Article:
I do think the right decision is to promote the most qualified person. The most qualified person is the person that’s trained and has good EQ. I think emotional intelligence is very, very important. Let’s look at it this way. This is factual. Men’s personalities, in a corporate setting, tend to be linear, logical, competitive, aggressive. Women’s personalities tend, this is not a generalization, tend to be inclusive, compassionate, more authentic. They want to involve people. … Each can be very successful achieving business results. They just achieve these results in different ways. … Which personality brings more people on board?

Q: The latter.

A: Research has shown that when companies have women on their boards in executive ranks, market share improves, productivity improves, employee morale improves.

Q: Are there more opportunities today for qualified women executives than there were 20, 25 years ago?

A: I don’t understand the question. I think there’s positions out there. I don’t know that women are going into those positions.

Q: Explain. …

A: I don’t see a lot of women being promoted. I see one or two women being promoted into positions. I don’t see a lot of women being promoted into high level positions. Is it because they’re not out there? Did they not have the skill sets? I don’t know. I don’t know the reason for that. … The work environment. I refer to that as the culture, because that’s what it feels like to be there, to work there. Most cultures are created by males, because that’s who dominates the culture.

Q: Yeah.

A: The culture is a male personality and the male personality, which I described, is aggressive and competitive, and linear, and logical and usually non-compassionate. They’re in there to get things done. It’s more of an aggressive personality. When you bring females into that culture, you’ve got a different personality. More inclusive, authentic, compassionate, wanting to bring people together, wanting to talk solutions through. If it’s not a real supportive, inclusive kind of environment, several things can happen with the female executive. The female executive learns, she adapts to the male culture.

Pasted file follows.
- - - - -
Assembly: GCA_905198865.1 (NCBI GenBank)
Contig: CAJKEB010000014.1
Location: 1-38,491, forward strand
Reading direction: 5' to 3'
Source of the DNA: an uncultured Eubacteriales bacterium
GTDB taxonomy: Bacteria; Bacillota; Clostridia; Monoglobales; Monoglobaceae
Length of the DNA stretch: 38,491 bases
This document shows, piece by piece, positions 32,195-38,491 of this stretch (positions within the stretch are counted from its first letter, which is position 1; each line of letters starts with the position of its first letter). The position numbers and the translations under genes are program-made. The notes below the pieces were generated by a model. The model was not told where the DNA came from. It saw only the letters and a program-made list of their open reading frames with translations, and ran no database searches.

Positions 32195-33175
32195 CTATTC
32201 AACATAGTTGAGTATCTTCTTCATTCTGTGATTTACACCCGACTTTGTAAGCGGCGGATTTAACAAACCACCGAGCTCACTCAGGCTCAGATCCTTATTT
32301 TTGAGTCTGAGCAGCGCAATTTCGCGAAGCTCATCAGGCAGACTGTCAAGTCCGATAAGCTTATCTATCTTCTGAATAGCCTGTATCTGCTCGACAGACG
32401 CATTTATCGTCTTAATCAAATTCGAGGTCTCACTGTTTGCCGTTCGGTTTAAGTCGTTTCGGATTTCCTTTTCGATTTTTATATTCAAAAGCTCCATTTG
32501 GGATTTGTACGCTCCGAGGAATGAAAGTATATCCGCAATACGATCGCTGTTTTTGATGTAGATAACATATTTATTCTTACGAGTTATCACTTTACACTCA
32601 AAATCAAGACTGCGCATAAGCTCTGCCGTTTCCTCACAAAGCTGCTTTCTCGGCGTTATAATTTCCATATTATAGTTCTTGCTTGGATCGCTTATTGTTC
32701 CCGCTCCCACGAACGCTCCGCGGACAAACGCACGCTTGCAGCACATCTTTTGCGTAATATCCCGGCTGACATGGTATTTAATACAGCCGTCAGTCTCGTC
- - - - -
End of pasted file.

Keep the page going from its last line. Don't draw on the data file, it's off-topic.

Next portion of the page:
Q: And becomes good at it?

A: … and becomes good at it and it works well. People, in that male culture, embrace it; and she does great. That’s one option. Another option is the female adapts that personality, learns those behaviors, but the males don’t like the female having that kind of personality, and they view it as aggressive and abrasive. They shun her, they leave her out, she doesn’t get any of the key projects, she becomes a non-entity, because she’s too aggressive for them. The third option is the female learns the culture. She does it well, but her value system becomes riddled with conflict. She can’t take it, so she leaves the company and everybody says, “What happened? She was a great employee. Why did she leave?” She can’t cut it, but she wasn’t supported in that male environment.

Q: What’s the middle ground?

A: The middle ground for?